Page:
Kelsey Prima was planning a trip to Bangkok, then on to Phnom Penh, Cambodia. It was a complicated itinerary using multiple airlines, the sort of thing that many travelers wouldn’t want to plan on their own, so she used a company called TravelMerry. “Nothing about this trip was “merry””
If at first you don’t succeed, try. And try again, just like Gail Morin.
Here’s what happened when Morin’s 9:15 a.m. flight from Paris to San Francisco was delayed several times because of mechanical problems — first, a glitch with a generator, then a misbehaving heating and cooling system. All told, Morin was delayed four hours. “I didn’t like United’s first compensation offer, so I countered it — twice”
When Maurice Woolman’s flight from Berlin to Madrid was delayed, he worried that he wouldn’t be able to make his connection to Miami, which was scheduled to take off 70 minutes after his arrival in Madrid. “Is a two-hour delay worth 25,000 American miles?”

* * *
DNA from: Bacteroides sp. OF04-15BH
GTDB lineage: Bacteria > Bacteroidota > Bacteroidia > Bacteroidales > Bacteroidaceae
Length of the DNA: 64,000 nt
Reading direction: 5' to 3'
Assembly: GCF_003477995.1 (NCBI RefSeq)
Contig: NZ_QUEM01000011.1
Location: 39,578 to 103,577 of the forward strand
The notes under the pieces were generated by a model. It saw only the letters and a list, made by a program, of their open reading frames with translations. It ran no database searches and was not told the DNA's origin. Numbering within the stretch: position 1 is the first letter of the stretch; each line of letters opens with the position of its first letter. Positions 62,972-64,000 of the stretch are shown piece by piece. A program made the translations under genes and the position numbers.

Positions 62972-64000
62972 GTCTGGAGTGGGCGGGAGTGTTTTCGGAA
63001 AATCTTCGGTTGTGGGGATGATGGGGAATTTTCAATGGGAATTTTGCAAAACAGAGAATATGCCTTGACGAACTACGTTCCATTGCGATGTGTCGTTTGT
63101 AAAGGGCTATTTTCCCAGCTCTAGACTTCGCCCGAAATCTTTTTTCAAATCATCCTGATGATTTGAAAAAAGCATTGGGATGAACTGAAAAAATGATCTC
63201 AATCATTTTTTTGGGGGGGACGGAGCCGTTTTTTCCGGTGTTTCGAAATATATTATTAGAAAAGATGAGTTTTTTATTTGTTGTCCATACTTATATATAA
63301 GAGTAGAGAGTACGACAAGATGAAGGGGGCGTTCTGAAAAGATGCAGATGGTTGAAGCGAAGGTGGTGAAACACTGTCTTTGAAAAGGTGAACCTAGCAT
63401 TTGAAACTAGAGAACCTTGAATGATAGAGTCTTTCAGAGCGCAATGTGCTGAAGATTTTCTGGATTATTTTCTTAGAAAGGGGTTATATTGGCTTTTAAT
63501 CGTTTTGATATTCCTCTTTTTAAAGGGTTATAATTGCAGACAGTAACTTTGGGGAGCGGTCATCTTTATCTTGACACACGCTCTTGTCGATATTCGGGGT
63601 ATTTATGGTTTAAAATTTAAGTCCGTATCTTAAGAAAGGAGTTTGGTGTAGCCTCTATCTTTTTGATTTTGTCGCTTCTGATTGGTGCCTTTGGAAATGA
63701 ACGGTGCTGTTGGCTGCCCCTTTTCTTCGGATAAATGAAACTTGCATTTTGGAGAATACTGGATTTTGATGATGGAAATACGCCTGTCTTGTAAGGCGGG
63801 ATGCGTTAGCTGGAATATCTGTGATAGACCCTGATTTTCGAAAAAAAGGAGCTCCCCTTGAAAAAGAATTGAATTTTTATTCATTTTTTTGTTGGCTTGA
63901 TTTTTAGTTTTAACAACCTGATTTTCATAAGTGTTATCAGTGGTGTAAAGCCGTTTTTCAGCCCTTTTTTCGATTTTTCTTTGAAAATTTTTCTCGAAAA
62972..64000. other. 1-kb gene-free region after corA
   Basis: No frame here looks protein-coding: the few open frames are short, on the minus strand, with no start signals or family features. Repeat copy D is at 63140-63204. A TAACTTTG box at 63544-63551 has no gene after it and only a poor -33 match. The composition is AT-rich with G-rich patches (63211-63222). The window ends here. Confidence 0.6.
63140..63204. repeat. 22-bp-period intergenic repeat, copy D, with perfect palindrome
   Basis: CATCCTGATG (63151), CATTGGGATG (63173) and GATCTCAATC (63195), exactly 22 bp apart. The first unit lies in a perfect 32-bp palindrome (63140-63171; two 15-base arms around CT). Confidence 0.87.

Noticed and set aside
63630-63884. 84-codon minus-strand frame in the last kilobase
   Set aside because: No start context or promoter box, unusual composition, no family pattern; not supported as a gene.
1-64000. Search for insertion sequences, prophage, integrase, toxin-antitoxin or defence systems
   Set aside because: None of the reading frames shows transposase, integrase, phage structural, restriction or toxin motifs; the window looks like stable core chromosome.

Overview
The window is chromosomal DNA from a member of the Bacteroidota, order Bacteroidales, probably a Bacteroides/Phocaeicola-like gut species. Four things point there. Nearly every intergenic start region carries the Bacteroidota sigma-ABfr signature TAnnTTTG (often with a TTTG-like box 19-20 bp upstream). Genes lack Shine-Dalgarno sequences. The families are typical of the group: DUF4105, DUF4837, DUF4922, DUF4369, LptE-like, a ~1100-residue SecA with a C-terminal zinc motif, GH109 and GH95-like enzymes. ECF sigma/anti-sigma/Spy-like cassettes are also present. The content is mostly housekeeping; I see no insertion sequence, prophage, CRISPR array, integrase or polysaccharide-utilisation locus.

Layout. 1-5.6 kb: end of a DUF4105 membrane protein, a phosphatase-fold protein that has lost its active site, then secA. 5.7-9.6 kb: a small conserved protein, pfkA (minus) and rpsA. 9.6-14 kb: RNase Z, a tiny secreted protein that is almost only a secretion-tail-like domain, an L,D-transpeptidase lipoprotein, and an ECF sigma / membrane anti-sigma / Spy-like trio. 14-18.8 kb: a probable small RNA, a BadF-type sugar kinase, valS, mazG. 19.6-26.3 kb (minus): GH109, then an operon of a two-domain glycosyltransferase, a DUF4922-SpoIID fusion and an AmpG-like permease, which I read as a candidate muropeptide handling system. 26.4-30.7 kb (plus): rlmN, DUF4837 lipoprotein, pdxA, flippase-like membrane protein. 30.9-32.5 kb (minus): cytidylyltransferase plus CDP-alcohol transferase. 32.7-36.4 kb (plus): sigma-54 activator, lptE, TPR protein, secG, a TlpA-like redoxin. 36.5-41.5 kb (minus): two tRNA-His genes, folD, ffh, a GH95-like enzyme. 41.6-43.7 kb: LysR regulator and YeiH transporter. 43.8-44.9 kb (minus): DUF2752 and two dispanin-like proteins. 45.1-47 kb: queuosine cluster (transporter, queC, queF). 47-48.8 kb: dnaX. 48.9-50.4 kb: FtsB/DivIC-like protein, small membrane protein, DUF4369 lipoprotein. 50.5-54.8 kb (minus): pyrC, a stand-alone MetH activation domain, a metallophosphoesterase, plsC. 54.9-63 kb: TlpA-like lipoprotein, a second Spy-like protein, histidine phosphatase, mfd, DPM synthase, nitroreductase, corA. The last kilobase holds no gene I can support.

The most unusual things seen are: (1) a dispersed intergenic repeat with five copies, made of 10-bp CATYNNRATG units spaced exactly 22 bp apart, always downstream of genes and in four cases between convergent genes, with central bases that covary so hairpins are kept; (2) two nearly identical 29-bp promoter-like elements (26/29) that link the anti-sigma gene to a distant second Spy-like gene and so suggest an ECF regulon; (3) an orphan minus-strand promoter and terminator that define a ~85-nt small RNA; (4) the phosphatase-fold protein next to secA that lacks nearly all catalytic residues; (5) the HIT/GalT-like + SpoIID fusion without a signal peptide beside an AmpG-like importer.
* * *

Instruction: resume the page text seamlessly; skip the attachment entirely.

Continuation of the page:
AXA Assistance USA promises John Schwegel that it will cover the cost of a ticket home after his flight is delayed. But then it doesn’t. How do you persuade AXA to change its mind? “Why won’t travel insurance cover my flight delay?”
United Airlines cancels the Robinsons’ connecting flight — not once, but twice. The reason? Problems with air traffic control. After several requests for a refund, guess what they ended up with? “United canceled my flight twice, so where is my refund?”